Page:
Award-winning editor David G. Hartwell was a guest lecturer at Odyssey 2010, where he spoke on a variety of subjects authors need to know to survive and thrive in the publishing world. In this podcast, David discusses story titles and pseudonyms. A good title can make a story stand out, not only to editors but to readers, as they scan down the contents page of a magazine or anthology. A good title may relate to the themes of the story. It can even suggest to the reader how to read the story, or suggest to the author how to revise the story to make it stronger and more unified. A bad title confuses or turns off the reader. For example, a title that makes sense only after the reader has finished the story is generally not a good idea. A title with unfamiliar words is weak and may turn off readers, bookstores, and book distributors. David also discusses pseudonyms. He explains the different reasons you may want to use a pseudonym, as well as some of the questions you should ask yourself before making that decision.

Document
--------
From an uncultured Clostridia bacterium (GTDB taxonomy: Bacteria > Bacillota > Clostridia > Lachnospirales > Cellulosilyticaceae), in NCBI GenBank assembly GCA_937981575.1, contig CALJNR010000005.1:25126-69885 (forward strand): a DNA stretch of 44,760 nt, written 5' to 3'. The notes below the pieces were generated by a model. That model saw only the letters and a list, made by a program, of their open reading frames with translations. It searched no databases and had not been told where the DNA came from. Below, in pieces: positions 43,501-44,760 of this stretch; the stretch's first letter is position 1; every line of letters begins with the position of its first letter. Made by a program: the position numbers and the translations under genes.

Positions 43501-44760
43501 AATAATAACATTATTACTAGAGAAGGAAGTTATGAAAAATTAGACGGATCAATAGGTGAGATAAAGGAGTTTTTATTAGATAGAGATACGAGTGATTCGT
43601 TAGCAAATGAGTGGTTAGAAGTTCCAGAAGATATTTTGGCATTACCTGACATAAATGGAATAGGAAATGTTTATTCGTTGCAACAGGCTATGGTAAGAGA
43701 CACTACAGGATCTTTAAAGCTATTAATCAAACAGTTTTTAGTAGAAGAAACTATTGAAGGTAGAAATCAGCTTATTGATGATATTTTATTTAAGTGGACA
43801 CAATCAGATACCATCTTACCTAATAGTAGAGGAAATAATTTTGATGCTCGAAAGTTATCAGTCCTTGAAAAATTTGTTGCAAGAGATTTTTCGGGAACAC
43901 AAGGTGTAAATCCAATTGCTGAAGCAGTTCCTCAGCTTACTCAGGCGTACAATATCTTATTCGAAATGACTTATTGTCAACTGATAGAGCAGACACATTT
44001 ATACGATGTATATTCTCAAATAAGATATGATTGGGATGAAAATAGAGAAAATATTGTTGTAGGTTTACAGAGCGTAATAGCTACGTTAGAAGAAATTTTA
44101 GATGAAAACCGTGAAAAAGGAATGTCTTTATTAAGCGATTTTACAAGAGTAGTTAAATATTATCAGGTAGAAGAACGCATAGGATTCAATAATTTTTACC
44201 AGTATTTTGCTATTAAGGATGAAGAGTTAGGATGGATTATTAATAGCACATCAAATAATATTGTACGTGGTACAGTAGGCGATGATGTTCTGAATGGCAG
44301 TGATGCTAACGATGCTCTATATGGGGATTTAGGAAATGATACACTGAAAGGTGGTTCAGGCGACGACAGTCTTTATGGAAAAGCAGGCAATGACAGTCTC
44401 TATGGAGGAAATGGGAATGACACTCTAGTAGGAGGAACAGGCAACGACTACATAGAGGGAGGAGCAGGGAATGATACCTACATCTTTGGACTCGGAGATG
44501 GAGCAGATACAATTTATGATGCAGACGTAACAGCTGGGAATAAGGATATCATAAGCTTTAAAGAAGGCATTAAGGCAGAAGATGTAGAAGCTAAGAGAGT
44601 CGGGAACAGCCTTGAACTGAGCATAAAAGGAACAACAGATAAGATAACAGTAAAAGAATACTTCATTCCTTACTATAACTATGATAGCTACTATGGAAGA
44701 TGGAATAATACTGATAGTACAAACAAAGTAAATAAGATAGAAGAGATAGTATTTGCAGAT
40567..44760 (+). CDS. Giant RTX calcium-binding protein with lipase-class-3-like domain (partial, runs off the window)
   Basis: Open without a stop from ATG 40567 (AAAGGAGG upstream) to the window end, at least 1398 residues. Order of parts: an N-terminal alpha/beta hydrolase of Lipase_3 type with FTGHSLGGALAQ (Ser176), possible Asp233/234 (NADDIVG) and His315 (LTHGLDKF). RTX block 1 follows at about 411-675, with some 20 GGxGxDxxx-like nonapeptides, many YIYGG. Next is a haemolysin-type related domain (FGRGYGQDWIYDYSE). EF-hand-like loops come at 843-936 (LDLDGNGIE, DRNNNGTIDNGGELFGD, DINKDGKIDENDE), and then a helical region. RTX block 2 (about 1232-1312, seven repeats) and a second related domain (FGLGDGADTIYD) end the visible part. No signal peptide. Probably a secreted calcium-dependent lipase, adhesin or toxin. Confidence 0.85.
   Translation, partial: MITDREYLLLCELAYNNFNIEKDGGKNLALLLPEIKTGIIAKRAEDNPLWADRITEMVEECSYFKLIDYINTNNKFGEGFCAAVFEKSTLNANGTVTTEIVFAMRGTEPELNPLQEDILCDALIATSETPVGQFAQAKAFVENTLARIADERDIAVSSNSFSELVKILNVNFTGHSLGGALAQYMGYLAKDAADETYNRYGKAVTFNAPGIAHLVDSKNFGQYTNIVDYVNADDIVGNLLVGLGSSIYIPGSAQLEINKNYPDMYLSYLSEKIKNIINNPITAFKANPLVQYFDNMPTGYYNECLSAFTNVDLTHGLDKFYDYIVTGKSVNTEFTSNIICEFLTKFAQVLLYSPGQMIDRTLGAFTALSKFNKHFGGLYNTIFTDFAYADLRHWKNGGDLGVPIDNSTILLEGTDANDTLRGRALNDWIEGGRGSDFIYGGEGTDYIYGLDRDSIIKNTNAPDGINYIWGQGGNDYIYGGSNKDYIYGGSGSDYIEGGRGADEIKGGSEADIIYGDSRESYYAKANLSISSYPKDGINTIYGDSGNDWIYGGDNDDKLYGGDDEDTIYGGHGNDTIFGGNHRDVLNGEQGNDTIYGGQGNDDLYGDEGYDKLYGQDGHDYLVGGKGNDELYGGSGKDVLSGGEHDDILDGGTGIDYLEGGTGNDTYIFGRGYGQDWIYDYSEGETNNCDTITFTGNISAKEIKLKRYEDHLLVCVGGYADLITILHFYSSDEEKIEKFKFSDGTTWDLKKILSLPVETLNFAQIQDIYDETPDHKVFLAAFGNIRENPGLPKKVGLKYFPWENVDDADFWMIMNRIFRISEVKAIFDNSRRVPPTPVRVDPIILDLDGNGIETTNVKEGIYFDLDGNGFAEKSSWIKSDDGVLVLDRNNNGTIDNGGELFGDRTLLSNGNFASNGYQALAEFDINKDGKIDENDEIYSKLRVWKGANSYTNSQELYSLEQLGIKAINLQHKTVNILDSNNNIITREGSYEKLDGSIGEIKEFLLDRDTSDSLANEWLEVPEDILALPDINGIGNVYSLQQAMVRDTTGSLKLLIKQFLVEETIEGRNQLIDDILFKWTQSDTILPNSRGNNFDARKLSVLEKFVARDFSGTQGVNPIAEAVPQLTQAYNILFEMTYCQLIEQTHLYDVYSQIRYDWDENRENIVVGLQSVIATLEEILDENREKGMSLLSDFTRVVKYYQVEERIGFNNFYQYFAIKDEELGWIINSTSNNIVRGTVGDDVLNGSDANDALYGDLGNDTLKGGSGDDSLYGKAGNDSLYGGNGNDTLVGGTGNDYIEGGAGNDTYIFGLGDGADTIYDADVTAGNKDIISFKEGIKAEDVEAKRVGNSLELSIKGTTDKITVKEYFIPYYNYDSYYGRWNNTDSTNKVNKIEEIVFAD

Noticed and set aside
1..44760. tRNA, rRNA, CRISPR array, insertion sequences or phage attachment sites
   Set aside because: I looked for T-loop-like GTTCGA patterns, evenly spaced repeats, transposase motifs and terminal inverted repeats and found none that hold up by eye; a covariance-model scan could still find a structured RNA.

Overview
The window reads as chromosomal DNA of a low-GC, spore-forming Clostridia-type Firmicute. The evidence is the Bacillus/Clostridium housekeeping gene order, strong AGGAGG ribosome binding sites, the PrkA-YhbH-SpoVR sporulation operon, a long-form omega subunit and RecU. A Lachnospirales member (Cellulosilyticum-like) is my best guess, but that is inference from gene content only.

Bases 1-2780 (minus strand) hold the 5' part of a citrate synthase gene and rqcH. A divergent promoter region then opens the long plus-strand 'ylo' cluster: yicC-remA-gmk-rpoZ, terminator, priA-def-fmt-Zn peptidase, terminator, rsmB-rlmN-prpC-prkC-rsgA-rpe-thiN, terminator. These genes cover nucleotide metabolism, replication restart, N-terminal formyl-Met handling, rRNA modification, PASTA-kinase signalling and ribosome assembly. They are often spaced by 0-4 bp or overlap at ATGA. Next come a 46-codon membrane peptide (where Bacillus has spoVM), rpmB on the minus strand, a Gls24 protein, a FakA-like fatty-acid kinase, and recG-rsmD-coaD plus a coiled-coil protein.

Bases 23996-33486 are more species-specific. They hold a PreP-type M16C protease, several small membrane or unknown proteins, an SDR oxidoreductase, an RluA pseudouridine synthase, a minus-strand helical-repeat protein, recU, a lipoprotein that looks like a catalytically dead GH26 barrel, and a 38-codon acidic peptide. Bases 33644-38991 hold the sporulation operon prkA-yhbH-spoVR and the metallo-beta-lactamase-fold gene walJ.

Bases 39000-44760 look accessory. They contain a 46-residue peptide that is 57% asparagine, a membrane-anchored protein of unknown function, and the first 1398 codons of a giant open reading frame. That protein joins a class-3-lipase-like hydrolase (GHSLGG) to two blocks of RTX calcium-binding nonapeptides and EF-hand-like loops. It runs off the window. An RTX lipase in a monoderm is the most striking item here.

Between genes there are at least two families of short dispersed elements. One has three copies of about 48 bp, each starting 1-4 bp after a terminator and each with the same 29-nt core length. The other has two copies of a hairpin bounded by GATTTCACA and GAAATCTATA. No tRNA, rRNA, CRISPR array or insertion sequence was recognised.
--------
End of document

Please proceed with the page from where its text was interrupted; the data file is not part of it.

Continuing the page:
David G. HartwellDavid G. Hartwell is an American editor of science fiction and fantasy. Continue reading “Podcast #43: David G. Hartwell”

Podcast #42: Gregory Frost

Podcast #42 is now available for download here.

As a guest lecturer at Odyssey 2010, Gregory Frost spoke about “Character, Viewpoint, and the Critical Voice of the Story: Why It Matters How You Tell It.” In this podcast, the second of two parts, Gregory continues his discussion of the properties, limitations, and challenges of each viewpoint, covering second person and first person. He describes different ways to use first person, such as the interior monologue, the dramatic monologue, the epistle, the diary, and the memoir. Gregory stresses the importance of considering the question, “Who is listening?” when a first-person narrator tells his story. He also provides a series of questions for an author to ask himself when choosing a point of view. Gregory explains the difference between viewpoint and voice. Voice is critical to establishing character and can create an image of the character more powerful than any physical description. He also describes the unique nature of voice and points out that voice can be a powerful source of originality in fiction. You can find part 1 of Gregory’s lecture excerpt in Podcast #41.